After 38 years, I finally learned how to make wood threaded nuts and bolts on my last project, the hand-cranked scissors lift model.
The secret turned out to be using maple and soaking it for 7 days in mineral oil before threading.
I had a piece of 3/4" maple dowel left over from this last project, so I decided to make 3 bolts and nuts.
For the maple nuts, they were not soaked 7 days first, they were just kiln dried maple from Menards. I did spray WD-40 on the tap as I threaded the 5/8" pilot hole. I washed the mineral oil from the bolt end, rubbed with wet rag, then Titebond II glued the bolt head to the shaft. Hopefully this gives a good bond to the glue joint between the bolt head and shaft.
I made all the cuts on the nuts but one on the miter saw. The last piece is dangerous to cut on the miter saw, so I sawed it either on the band saw or scroll saw.
I learned the Mineral Oil for 7 days secret from a youtube video showing how to make 2.5 inch diameter threads in maple. In that video, for the huge nuts, he gave the standard proportions for the head of the bolt and nut to make them look realistic.
The tap works much better if there is an entry radius. I put the board with the 5/8" pilot hole for 3/4" threads over my 1/8" round-over bit on the router table and rounded both ends of the pilot hole.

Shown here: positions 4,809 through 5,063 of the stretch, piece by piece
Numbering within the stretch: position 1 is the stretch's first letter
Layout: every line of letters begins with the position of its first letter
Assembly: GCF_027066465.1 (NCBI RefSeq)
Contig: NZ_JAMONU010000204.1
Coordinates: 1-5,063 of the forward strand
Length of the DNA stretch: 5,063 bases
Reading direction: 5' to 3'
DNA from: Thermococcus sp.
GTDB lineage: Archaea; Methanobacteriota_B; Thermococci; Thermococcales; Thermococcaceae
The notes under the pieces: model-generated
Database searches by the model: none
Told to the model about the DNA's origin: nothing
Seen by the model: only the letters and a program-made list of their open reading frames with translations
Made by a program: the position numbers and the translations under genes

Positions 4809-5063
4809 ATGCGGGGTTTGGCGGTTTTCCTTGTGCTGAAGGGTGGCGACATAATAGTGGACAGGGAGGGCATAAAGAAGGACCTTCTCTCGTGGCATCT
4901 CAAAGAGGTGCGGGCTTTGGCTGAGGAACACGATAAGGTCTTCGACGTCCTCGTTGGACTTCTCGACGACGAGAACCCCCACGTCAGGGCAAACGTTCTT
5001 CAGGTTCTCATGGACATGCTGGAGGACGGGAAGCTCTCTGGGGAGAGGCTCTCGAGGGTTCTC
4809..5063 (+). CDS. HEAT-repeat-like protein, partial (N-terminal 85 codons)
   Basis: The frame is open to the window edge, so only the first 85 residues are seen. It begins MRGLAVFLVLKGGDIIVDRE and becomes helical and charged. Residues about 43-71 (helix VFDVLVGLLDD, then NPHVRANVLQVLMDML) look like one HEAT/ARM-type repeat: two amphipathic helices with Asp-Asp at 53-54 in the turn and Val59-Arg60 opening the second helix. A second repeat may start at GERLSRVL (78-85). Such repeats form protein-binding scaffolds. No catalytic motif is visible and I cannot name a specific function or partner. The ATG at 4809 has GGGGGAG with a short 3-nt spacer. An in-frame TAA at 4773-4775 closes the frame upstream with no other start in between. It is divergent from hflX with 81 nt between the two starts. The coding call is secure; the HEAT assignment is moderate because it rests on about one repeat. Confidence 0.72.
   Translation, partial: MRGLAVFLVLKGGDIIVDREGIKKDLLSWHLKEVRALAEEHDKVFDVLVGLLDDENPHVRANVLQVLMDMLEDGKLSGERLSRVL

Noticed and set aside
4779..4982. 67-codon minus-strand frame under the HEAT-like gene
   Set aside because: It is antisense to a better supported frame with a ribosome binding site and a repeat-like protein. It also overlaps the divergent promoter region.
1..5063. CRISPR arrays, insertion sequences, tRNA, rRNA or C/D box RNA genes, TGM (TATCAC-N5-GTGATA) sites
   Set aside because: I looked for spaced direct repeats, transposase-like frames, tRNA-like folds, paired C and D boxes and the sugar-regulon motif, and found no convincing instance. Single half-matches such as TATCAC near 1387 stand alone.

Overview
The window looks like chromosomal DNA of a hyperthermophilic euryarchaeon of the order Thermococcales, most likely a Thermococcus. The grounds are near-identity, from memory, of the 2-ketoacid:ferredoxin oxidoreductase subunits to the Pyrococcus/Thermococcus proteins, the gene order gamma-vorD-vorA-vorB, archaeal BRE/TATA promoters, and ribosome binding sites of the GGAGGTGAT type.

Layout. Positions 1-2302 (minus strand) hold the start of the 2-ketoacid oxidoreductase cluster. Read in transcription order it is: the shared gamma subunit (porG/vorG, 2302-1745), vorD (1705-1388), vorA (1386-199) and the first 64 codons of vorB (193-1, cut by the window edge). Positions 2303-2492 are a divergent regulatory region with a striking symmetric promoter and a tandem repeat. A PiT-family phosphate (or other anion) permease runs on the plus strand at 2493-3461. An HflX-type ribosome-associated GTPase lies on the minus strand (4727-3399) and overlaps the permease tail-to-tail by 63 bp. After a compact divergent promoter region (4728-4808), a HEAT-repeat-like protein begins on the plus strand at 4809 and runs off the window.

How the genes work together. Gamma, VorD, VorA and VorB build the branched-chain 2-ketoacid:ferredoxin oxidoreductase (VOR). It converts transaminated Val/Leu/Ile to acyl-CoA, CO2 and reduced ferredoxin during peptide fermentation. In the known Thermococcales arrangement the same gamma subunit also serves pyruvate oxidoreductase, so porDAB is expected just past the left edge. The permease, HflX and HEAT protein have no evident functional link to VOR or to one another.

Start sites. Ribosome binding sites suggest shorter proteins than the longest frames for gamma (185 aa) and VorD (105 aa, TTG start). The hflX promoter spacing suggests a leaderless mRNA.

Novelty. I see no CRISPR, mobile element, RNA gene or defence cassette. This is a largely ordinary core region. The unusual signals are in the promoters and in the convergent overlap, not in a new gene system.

I got a little tear-out at the tap entry and exit sides of the nut. If one wanted to avoid tearout, for these 3/4" threaded nuts, one could start with 3/4" thick stock, and make several 5/8" pilot holes along say a 12 inch long piece of wood. After the tapping done with the tearout, just run the board thru the planer until you achieve the desired 5/8" thickness, which would remove the tear-out.
Real steel nuts have a round-over on the top and bottom of the nut. I decided to try the wood lathe to create them.
For the bolt head, I glue the head to the bolt, then just chuck on the shaft in the lathe.
For the nuts, there is not enough length to chuck on 1 end, turn the roll-over, then flip it around and do the other side. I came up with a simple fixture to do it in the lathe.
It only took me 28 years, but I finally figured out how to make wood threads !!!!!!!
As I design more hand cranked models in the future, I may incorporate more threaded shafts, bolts, into them.